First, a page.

One would think that Mark Martin’s quest for the CHASE Championship would be the "magic bullet" that would cure the disease but so far the patient’s condition remains guarded. No one is considering calling a "Code Blue" at this point but the specialists are scratching their heads trying to establish the etiology, a diagnosis and a cure. Everyone has an opinion but no one has the answer.

One popular notion is that NASCAR has peaked in popularity due to several recent changes in format that have caused the traditionalists to become unglued. Other potential reasons may be attributed to the generic COT cars or restrictor plate races that have taken the "edge" off a sport that was weaned upon individual innovation, nerve, gall and temerity.

It will remain to be seen what NASCAR comes up with and whether this year’s championship will generate sufficient interest to push the snowball back up the hill against the forces of momentum and gravity. NASCAR can’t make things better for everybody but it must listen and make things better for more than it has up to this point before that snowball reaches the point of no return.

Photos by J.R. Andres/Deborah Hepper


Or this?

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Fast Times with a Quarter-Mile High -- by J. R. Andres 
Wednesday, August 12, 2009, 06:23 PM
Posted by Administrator
The summer was almost over and the waves of Lake Huron gently curled and rolled onto the white sand beaches of East Tawas, Michigan. It was August 31, 1964, and we were planning our next cruise before heading home. Was it going to be the pier or Main Street? We sat there on the shore listening to “The House of the Rising Sun” on our Philco transistor radio talking about girls and cars, swapping lies about our conquests, always trying to outdo the other guy.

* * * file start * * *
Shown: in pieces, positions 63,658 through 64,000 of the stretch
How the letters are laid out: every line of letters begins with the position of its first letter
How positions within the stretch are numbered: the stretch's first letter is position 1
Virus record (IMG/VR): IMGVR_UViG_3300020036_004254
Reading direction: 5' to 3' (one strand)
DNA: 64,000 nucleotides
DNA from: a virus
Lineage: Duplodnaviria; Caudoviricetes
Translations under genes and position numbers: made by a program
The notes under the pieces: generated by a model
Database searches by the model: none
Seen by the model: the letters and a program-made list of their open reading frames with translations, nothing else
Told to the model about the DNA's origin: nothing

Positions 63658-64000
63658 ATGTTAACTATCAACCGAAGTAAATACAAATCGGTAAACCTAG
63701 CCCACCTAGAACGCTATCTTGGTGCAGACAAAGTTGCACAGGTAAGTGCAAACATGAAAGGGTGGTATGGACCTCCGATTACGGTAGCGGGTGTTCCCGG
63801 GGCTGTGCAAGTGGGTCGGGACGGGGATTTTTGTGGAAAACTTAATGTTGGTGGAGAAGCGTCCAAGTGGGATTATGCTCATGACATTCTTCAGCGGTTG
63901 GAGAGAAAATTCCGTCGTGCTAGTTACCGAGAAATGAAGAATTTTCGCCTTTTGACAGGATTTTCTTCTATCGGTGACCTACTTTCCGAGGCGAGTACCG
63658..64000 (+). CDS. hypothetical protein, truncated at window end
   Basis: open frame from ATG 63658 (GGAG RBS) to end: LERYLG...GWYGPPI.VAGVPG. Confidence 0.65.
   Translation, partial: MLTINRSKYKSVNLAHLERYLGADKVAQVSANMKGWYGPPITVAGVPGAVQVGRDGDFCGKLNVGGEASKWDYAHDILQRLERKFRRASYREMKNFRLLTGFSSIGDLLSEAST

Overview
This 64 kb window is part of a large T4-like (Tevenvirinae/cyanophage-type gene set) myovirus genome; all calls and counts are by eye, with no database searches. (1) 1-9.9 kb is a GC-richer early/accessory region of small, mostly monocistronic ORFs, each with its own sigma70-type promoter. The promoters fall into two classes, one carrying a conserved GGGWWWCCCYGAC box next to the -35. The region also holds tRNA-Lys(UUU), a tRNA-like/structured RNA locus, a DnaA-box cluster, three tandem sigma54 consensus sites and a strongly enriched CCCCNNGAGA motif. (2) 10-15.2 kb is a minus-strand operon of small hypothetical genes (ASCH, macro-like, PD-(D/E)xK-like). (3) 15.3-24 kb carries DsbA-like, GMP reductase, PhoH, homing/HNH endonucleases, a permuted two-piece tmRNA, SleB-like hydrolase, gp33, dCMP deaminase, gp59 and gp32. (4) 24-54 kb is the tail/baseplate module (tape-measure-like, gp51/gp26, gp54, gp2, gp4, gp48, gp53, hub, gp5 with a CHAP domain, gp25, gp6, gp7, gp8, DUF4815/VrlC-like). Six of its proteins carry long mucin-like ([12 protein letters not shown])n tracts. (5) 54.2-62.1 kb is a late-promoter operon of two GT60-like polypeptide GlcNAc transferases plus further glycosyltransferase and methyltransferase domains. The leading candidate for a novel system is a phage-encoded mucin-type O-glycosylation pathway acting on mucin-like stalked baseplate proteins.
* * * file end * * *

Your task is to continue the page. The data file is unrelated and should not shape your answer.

Suddenly the music was interrupted by a news flash that said Don Garlits had set a quarter mile record of 200 mph at Island Dragway in Great Meadows, N.J. The announcer seemed out of breath, hardly able to contain himself. We looked at one another and wondered how such a feat was possible. Garlits had gone where no man had ever gone before and it was the stuff of legends as far as we were concerned. It warranted a special news report that was tailor made for a motley group of Detroit 16 year-olds who thrived on a need for speed at a time when the automobile was more than just a means of conveyance from Point A to Point B.

From Ted’s Drive-In at the northern end of Woodward to the Totem Pole in Royal Oak, the story seemed to become larger than life as it was told and retold from Eight Mile to Square Lake Road. For street racers it was an event that rivaled the first man in space. The “quarter-milers” had a hero, someone to look up to, someone to emulate. He was one of us.

It’s difficult to imagine any radio station interrupting their playlist to announce such an event today, the significance to the populace being way down on the list of daily newsworthy happenings to all but a few gearheads who still maintain the lifestyle that has fallen from favor in the “green” world which surrounds us.